4. Structure Canonicalizer A canonicalizer converts multiple representations of the same chemical structure into the same string of characters. By storing precomputed canonicalized strings in your database, fast exact structure search can be enabled by simply canonicalizing the query structure and performing an exact string match - a very efficient process. Although a number of canonicalization systems have been developed, I can highly recommend IUPACs InChI, a free software package.
  5. Substructure Matcher This software performs substructure matching though atom-by-atom search. As the term implies, the matcher compares every atom of of a database molecule molecule at least once with every atom in a query structure - typically many more times than that. This process is repeated for every structure in your database. For very large databases, this process can be very slow. A number of commercial and free packages are available. Examples of free packages include our own MX; CDK; OpenBabel; and RDKit; and Indigo.
  6. Fingerprint Generator For structure collections of around 2,000 or more, a fingerprint generator can dramatically accelerate substructure search queries. This software converts chemical structures into fixed-length binary fingerprints. A fingerprint that matches that of a query structure may be a match for a query. But when a query fingerprint does not match a query fingerprint, no match is possible. So, the number of structures requiring atom-by-atom search can be greatly reduced - leading to big performance gains. Many packages capable of performing substructure search are also capable of fingerprint generation.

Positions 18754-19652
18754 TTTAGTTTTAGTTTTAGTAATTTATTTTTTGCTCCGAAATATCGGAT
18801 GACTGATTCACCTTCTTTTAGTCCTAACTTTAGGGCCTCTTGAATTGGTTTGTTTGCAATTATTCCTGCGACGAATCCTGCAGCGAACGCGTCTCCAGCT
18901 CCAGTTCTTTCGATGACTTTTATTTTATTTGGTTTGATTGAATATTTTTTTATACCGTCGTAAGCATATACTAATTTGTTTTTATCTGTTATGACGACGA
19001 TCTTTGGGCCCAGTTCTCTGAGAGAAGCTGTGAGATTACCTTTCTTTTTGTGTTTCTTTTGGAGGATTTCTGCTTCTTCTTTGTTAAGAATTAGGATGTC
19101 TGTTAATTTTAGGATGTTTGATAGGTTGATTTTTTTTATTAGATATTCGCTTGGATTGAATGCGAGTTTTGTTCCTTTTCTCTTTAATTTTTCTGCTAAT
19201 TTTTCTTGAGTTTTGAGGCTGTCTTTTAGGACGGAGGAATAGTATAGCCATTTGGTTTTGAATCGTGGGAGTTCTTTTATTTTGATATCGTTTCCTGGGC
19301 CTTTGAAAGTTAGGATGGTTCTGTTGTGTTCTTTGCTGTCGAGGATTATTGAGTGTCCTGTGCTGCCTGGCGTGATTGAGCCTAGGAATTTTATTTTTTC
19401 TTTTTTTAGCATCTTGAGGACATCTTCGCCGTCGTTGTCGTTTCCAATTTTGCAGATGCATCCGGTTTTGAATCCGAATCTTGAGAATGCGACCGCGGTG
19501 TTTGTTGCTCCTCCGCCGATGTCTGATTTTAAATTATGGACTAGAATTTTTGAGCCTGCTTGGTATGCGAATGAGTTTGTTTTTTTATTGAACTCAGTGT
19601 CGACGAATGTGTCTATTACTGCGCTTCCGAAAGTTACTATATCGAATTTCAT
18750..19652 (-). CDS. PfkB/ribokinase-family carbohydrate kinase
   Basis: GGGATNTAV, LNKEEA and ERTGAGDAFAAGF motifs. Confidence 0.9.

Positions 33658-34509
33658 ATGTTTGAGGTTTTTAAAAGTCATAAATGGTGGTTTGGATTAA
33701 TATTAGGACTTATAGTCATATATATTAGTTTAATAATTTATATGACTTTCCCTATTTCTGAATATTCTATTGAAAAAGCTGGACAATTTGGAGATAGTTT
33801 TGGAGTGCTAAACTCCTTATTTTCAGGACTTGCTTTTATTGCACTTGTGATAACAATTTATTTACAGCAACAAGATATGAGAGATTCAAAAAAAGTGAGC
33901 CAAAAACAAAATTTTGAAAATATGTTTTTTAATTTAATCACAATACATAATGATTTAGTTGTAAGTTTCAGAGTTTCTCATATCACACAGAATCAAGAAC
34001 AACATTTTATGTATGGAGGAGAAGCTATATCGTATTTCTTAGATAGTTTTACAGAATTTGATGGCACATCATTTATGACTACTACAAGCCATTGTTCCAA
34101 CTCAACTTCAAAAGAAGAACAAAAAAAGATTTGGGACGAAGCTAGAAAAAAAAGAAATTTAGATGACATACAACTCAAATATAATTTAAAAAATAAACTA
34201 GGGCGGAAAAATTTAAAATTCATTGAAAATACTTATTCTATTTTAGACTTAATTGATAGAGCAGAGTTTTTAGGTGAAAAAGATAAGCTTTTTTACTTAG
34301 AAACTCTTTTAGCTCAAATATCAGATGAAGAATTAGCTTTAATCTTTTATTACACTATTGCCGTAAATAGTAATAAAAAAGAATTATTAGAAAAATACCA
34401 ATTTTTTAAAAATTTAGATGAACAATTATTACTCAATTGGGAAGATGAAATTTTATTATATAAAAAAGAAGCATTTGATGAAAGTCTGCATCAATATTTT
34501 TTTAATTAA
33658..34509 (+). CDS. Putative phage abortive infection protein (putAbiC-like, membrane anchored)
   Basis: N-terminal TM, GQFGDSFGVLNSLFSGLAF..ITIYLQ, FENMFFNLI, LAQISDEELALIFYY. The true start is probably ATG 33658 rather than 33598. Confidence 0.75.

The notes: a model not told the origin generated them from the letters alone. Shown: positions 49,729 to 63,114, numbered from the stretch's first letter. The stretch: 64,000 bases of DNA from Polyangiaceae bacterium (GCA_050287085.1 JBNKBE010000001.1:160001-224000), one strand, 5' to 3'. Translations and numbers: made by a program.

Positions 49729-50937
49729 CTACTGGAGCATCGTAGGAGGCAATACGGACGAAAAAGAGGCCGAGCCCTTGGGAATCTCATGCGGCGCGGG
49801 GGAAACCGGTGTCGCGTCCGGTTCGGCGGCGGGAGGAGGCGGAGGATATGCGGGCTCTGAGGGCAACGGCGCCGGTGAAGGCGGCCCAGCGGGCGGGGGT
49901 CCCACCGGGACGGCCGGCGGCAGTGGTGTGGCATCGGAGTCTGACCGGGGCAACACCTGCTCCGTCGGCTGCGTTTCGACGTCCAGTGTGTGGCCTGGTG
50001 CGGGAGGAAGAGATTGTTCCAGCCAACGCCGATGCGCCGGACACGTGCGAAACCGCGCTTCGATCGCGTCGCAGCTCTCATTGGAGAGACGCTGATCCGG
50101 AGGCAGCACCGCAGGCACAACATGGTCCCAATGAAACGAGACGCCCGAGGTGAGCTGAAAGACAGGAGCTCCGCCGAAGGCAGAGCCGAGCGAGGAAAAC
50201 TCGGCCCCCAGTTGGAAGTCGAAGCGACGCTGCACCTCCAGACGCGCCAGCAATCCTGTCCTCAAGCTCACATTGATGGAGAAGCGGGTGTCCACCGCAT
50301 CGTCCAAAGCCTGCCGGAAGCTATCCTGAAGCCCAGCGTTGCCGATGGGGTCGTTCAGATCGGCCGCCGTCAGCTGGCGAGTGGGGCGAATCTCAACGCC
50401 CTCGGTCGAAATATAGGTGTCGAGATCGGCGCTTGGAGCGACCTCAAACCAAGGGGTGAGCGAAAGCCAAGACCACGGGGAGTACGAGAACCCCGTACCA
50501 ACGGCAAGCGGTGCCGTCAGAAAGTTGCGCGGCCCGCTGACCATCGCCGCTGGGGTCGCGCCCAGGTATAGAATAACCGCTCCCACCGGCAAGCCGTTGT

7. Chemical Structure Editor. Enables chemical structure input on a Web page. One ergonomic and fast-loading option is ChemWriter, a product sold by us.
  8. Chemical Structure Viewer. Displays chemical structures, typically as part of a hitset or record detail. Server-side solutions do exist, but ChemWriter also supports browser-side structure rendering directly from a molfile.

Site Layout

For a Web-based structure search system to really work, just having components is not enough - the site itself requires some additional layout in preparation.